For tasks five and six we’ll be adding more information to our users list. To add a single item at the first index we’ll use the insert method. To add three new items to the end of the list we’ll use list concatenation and reassign the users variable.

using-lists.py (partial)

# 5) Add the user 'melody' to users where 'bob' used to be.
users.insert(1, 'melody')

assert users == ['kevin', 'melody', 'alice'], f"Expected `users` to be ['kevin', 'melody', 'alice'] but got: {repr(users)}"

# 6) Add the users 'andy', 'wanda', and 'jim' to the users list using a single command
users += ['andy', 'wanda', 'jim']

assert users == ['kevin', 'melody', 'alice', 'andy', 'wanda', 'jim'], f"Expected `users` to be ['kevin', 'melody', 'alice', 'andy', 'wanda', 'jim'] but got: {repr(users)}"
Slice`users to Return 3rd and 4th Elements

For the final task, we’ll extract a subsection from the users list to create the new center_users list. We can extract the third and fourth items from the list by slicing from 2 to 4.

using-lists.py (partial)

# 7) Slice the users lists to return the 3rd and 4th items and assign the result to `center_users`
center_users = users[2:4]

assert center_users == ['alice', 'andy'], f"Expected `users` to be ['alice', 'andy'] but got: {repr(center_users)}"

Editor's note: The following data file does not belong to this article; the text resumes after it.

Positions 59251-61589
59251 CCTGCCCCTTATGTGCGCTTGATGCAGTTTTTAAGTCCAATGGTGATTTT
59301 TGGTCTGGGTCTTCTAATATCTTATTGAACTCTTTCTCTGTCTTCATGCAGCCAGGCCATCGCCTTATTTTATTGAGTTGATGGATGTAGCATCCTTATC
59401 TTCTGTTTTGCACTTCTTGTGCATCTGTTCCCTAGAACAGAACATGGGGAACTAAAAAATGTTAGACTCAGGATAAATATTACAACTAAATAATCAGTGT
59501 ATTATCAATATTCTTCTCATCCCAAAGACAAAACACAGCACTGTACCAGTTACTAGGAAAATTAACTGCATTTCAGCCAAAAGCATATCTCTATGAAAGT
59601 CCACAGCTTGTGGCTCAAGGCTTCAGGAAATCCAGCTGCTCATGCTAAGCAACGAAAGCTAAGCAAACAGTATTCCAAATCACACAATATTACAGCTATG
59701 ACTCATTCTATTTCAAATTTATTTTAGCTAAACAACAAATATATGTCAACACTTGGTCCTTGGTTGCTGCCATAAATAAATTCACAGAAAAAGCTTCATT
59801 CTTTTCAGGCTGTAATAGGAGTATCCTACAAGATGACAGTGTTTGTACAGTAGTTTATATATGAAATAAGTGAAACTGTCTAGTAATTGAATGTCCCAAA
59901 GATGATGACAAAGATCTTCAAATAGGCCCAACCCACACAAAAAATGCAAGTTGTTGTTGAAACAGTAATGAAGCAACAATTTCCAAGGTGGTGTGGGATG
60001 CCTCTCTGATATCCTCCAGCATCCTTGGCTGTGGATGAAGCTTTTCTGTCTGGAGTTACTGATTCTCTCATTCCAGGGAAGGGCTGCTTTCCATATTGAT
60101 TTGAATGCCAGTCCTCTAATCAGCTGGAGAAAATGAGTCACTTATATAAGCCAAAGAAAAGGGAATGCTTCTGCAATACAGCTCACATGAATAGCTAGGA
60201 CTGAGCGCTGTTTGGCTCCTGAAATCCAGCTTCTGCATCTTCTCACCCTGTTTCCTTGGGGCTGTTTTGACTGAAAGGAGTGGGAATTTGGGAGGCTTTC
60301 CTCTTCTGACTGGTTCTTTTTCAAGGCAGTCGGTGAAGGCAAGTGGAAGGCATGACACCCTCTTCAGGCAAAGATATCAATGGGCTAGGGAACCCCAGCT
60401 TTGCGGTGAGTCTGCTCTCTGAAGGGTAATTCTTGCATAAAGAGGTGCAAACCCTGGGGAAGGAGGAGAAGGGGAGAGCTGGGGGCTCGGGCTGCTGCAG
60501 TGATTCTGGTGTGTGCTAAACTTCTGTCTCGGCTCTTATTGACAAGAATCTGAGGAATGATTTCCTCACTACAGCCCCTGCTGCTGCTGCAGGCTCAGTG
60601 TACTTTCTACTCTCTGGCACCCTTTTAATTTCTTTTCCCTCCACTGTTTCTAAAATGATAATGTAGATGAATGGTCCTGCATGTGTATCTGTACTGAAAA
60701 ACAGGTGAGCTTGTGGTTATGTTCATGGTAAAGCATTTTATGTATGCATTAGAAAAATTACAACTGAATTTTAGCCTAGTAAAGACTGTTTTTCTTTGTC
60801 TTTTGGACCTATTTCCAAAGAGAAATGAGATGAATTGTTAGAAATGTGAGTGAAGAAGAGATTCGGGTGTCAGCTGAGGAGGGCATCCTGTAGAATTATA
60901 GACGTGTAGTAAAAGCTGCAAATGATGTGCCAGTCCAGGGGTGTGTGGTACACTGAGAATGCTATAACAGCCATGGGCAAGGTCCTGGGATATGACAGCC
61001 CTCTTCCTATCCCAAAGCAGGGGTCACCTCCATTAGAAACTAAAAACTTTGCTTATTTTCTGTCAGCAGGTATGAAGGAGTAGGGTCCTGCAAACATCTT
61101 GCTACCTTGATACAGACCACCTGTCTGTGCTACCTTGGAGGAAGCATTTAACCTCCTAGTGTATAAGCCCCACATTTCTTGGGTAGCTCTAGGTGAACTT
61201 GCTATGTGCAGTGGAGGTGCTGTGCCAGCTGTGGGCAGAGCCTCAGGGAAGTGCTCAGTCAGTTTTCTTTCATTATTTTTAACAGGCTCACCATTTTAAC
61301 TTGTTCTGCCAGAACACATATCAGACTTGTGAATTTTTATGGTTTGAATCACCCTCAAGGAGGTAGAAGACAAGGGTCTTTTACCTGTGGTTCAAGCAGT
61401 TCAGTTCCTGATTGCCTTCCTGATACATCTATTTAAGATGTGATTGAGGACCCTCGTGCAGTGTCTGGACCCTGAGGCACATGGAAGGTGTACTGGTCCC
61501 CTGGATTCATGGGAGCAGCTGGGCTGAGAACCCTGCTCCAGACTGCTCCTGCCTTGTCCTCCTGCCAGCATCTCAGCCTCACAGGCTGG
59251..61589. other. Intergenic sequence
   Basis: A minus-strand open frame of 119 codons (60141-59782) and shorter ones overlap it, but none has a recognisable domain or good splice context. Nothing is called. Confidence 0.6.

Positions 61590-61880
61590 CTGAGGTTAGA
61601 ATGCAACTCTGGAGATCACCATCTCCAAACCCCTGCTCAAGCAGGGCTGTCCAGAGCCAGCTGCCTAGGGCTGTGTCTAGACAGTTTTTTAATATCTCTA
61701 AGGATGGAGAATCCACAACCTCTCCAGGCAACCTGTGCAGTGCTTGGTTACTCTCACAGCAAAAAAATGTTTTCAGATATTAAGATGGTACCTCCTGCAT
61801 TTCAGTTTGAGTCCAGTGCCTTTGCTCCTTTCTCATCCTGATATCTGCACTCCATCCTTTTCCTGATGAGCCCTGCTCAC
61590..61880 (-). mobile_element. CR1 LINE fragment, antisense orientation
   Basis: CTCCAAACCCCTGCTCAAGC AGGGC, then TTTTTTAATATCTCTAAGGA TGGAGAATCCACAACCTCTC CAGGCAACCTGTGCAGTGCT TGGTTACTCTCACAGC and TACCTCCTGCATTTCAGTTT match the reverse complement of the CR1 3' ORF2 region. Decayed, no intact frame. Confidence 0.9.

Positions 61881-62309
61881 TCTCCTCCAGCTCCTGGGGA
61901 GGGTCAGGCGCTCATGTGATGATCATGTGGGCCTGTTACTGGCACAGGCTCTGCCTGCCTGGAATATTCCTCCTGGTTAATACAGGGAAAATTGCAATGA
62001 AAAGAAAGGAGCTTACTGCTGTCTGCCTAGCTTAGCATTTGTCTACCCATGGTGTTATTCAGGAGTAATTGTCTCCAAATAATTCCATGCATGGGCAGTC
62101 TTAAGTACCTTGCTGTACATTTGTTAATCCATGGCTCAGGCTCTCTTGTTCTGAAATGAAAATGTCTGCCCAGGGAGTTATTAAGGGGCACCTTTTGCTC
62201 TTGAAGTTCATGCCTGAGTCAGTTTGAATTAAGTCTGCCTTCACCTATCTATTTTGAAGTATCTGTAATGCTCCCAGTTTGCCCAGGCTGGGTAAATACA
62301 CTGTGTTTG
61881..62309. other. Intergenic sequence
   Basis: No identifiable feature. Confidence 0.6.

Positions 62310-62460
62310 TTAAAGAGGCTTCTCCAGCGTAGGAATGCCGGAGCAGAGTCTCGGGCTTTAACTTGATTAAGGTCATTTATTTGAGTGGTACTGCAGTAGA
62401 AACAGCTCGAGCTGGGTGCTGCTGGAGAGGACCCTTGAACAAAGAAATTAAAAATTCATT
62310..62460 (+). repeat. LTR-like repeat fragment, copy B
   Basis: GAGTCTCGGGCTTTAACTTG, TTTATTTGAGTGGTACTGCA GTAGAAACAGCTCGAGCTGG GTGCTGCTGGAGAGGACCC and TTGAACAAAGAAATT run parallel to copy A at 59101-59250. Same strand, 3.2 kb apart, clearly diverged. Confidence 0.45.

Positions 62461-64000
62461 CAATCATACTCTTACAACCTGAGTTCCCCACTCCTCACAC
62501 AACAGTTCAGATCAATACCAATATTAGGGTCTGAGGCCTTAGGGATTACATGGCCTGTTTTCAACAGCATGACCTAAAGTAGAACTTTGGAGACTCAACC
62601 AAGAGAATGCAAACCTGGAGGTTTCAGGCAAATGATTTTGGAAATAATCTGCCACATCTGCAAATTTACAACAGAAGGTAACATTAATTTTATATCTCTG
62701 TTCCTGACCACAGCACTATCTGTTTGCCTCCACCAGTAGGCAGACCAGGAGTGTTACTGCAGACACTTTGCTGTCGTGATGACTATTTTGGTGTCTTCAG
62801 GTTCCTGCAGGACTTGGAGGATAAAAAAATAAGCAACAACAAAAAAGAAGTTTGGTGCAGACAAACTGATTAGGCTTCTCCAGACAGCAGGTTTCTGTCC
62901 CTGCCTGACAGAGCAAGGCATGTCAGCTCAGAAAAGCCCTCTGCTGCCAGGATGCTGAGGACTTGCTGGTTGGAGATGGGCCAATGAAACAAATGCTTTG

Additional Resources

Note: The using-lists.py file exists in the /home/cloud_user/ directory. If you do not see the file, please give the lab another minute to finish provisioning.

From within the using-lists.py file, we'll be modifying the users list so that the assertions throughout the file all succeed eventually. As we're working through the tasks, we can run the file. Whenever Python gets to a line that starts with assert, it will raise an error and stop executing if we haven't met the criteria. The first error will look like this:

$ python3.7 using-lists.py
Traceback (most recent call last):
  File "s9-lists/using-lists-starter.py", line 3, in <module>
    assert users == [], f"Expected `users` to be [] but got: {repr(users)}"
NameError: name 'users' is not defined

This process will show us the line where the the script encountered an issue, and show us the differences between our expected and actual values.

Logging In

There are a couple of ways to get in and work with the code. One is to use the credentials provided in the hands-on lab overview page, log in with SSH, and use a text editor in the terminal.

The other is using VS Code in the browser. If you'd like to go this route, then you will need to navigate to the public IP address of the workstation server (provided in the hands-on lab overview page) on port 8080 (example: http://PUBLIC_IP:8080). Your password will be the same password that you'd use to connect over SSH.

Once we are in the server, open up using-lists.py (with either VS Code or a command line text editor) and we can continue.

To feel comfortable completing this lab we'll want to know how to do the following:

What are Hands-on Labs

Hands-on Labs are real environments created by industry experts to help you learn. These environments help you gain knowledge and experience, practice without compromising your system, test without risk, destroy without fear, and let you learn from your mistakes. Hands-on Labs: practice your skills before delivering in the real world.